137
138=item *
139
140When in doubt, run the B<awk> construct through B<a2p> and see what it
141gives you.
142
143=back
144
145=head2 C Traps
146
147Cerebral C programmers should take note of the following:
148
149=over 4
150
151=item *
152
153Curly brackets are required on C<if>'s and C<while>'s.
154
155=item *
156
157You must use C<elsif> rather than C<else if>.
158
159=item *
160
161The C<break> and C<continue> keywords from C become in
162Perl C<last> and C<next>, respectively.
163Unlike in C, these do I<NOT> work within a C<do { } while> construct.
164
165=item *
166
167There's no switch statement. (But it's easy to build one on the fly.)
168
169=item *
170
171Variables begin with "$" or "@" in Perl.
172
173=item *
174
6dbacca0 175C<printf()> does not implement the "*" format for interpolating
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176field widths, but it's trivial to use interpolation of double-quoted
177strings to achieve the same effect.
178
179=item *
180
181Comments begin with "#", not "/*".
182
183=item *
184
185You can't take the address of anything, although a similar operator
186in Perl 5 is the backslash, which creates a reference.
187
188=item *
189
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190C<ARGV> must be capitalized. C<$ARGV[0]> is C's C<argv[1]>, and C<argv[0]>
191ends up in C<$0>.
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192
193=item *
194
195System calls such as link(), unlink(), rename(), etc. return nonzero for
196success, not 0.
197
198=item *
199
200Signal handlers deal with signal names, not numbers. Use C<kill -l>
201to find their names on your system.
202
203=back
204
205=head2 Sed Traps
206
207Seasoned B<sed> programmers should take note of the following:
208
209=over 4
210
211=item *
212
213Backreferences in substitutions use "$" rather than "\".
214
215=item *
216
217The pattern matching metacharacters "(", ")", and "|" do not have backslashes
218in front.
219
220=item *
221
222The range operator is C<...>, rather than comma.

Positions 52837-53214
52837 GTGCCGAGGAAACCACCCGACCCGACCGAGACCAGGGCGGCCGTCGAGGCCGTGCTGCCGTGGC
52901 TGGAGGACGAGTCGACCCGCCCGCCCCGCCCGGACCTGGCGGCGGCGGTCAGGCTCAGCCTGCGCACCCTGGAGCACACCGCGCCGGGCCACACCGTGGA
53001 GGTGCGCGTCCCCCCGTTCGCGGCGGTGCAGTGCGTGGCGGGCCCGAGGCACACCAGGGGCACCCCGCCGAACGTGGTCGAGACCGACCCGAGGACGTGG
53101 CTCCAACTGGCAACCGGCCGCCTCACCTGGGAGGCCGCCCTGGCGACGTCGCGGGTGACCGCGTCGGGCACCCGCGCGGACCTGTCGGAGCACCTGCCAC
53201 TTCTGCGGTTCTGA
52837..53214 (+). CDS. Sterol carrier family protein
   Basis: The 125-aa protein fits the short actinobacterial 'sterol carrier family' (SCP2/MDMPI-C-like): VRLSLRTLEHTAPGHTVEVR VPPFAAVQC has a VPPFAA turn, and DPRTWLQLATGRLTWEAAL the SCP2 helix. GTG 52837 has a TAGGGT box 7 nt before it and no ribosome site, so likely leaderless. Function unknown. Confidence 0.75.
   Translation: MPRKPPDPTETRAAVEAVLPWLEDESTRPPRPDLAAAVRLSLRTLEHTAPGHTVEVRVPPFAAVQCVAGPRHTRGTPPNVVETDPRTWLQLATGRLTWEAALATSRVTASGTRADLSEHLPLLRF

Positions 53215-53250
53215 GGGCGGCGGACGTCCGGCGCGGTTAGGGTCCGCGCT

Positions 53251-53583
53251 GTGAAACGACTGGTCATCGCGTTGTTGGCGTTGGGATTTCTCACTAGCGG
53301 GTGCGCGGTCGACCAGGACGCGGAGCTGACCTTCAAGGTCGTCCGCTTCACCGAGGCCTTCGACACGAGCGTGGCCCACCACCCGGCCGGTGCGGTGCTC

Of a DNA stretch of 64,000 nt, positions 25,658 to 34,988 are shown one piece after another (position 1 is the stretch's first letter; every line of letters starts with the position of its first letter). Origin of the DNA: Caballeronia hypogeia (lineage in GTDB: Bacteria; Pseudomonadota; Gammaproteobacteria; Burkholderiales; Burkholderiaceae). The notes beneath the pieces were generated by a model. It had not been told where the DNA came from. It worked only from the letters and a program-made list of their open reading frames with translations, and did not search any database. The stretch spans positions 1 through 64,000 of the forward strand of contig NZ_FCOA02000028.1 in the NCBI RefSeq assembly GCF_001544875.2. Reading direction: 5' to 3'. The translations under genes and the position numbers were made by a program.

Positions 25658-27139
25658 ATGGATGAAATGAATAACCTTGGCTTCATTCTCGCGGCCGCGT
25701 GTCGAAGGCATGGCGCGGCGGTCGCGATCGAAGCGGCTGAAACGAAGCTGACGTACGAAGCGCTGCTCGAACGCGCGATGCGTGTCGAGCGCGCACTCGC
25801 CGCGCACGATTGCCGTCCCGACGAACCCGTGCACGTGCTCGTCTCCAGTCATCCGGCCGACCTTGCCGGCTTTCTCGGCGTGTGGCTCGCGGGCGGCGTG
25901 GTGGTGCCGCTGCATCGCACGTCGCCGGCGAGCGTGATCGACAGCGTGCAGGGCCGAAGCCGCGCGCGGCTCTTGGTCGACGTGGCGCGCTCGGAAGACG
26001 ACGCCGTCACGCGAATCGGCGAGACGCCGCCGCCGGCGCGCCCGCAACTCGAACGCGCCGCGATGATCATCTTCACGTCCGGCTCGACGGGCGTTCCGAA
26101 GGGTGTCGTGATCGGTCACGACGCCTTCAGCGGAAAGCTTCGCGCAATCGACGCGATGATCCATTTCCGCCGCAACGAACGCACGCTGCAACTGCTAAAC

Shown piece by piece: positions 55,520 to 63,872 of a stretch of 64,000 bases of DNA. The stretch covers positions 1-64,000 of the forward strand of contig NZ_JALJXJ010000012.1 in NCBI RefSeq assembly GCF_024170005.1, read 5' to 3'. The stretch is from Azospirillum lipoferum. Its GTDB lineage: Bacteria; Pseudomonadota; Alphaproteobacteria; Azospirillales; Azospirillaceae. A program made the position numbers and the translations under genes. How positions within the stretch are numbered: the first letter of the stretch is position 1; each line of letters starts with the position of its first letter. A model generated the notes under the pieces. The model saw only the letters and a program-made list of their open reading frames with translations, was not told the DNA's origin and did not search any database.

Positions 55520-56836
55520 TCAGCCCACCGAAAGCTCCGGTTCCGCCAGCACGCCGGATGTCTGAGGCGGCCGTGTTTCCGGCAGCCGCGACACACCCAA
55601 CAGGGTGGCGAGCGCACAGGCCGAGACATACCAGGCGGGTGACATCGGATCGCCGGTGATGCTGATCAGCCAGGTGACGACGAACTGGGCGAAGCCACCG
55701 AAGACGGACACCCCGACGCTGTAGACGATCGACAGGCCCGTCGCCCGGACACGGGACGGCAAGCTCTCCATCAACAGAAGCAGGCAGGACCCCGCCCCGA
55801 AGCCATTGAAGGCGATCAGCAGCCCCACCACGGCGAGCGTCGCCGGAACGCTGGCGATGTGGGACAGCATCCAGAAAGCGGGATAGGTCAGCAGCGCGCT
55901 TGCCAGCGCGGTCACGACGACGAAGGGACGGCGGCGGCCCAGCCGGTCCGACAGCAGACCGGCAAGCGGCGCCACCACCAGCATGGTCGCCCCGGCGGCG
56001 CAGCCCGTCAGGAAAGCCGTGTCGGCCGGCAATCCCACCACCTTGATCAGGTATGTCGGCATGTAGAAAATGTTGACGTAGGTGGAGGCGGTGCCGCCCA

223
224=back
225
226=head2 Shell Traps
227
228Sharp shell programmers should take note of the following:
229
230=over 4
231
232=item *
233
6dbacca0 234The backtick operator does variable interpolation without regard to
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235the presence of single quotes in the command.
236
237=item *
238
239The backtick operator does no translation of the return value, unlike B<csh>.
240
241=item *
242
243Shells (especially B<csh>) do several levels of substitution on each
244command line. Perl does substitution only in certain constructs
245such as double quotes, backticks, angle brackets, and search patterns.
246
247=item *
248
249Shells interpret scripts a little bit at a time. Perl compiles the
250entire program before executing it (except for C<BEGIN> blocks, which
251execute at compile time).
252
253=item *
254
255The arguments are available via @ARGV, not $1, $2, etc.
256
257=item *
258
259The environment is not automatically made available as separate scalar
260variables.
261
262=back
263
264=head2 Perl Traps
265
266Practicing Perl Programmers should take note of the following:
267
268=over 4
269
270=item *
271
272Remember that many operations behave differently in a list
273context than they do in a scalar one. See L<perldata> for details.
274
275=item *
276
277Avoid barewords if you can, especially all lower-case ones.
278You can't tell just by looking at it whether a bareword is
279a function or a string. By using quotes on strings and
280parens on function calls, you won't ever get them confused.